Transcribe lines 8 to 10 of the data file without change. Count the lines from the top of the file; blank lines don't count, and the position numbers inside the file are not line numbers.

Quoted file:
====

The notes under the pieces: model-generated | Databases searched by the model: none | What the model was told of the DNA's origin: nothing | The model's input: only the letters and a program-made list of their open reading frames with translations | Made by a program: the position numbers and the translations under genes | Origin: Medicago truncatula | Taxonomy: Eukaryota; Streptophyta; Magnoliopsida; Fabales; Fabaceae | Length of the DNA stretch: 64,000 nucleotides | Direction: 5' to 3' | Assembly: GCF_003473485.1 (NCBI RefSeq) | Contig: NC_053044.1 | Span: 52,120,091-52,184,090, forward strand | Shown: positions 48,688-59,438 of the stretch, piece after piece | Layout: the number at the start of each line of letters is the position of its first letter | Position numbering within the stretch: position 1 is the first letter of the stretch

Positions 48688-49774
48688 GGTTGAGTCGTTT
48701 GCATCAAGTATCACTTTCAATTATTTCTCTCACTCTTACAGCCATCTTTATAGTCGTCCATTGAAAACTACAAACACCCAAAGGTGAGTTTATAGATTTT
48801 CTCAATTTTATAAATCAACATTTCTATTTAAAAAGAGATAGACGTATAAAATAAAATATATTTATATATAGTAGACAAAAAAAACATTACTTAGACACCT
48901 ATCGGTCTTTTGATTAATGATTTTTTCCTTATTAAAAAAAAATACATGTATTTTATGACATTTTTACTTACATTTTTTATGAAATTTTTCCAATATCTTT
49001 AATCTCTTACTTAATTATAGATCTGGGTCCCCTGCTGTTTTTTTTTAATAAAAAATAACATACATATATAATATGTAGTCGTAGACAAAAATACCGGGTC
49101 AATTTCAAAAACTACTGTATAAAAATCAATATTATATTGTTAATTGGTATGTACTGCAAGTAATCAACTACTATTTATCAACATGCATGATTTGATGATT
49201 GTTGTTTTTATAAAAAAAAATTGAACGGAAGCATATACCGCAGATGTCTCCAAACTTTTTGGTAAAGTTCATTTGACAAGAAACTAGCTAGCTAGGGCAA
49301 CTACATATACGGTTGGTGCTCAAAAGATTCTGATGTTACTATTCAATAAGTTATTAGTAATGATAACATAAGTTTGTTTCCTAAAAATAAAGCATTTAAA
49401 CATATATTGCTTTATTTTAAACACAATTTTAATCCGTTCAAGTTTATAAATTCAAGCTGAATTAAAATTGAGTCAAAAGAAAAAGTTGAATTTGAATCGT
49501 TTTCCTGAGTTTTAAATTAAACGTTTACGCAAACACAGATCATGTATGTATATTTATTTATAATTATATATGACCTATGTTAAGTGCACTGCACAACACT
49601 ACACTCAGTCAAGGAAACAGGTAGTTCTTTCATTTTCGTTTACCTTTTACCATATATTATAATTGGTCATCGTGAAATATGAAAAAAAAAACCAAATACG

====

49101 AATTTCAAAAACTACTGTATAAAAATCAATATTATATTGTTAATTGGTATGTACTGCAAGTAATCAACTACTATTTATCAACATGCATGATTTGATGATT
49201 GTTGTTTTTATAAAAAAAAATTGAACGGAAGCATATACCGCAGATGTCTCCAAACTTTTTGGTAAAGTTCATTTGACAAGAAACTAGCTAGCTAGGGCAA
49301 CTACATATACGGTTGGTGCTCAAAAGATTCTGATGTTACTATTCAATAAGTTATTAGTAATGATAACATAAGTTTGTTTCCTAAAAATAAAGCATTTAAA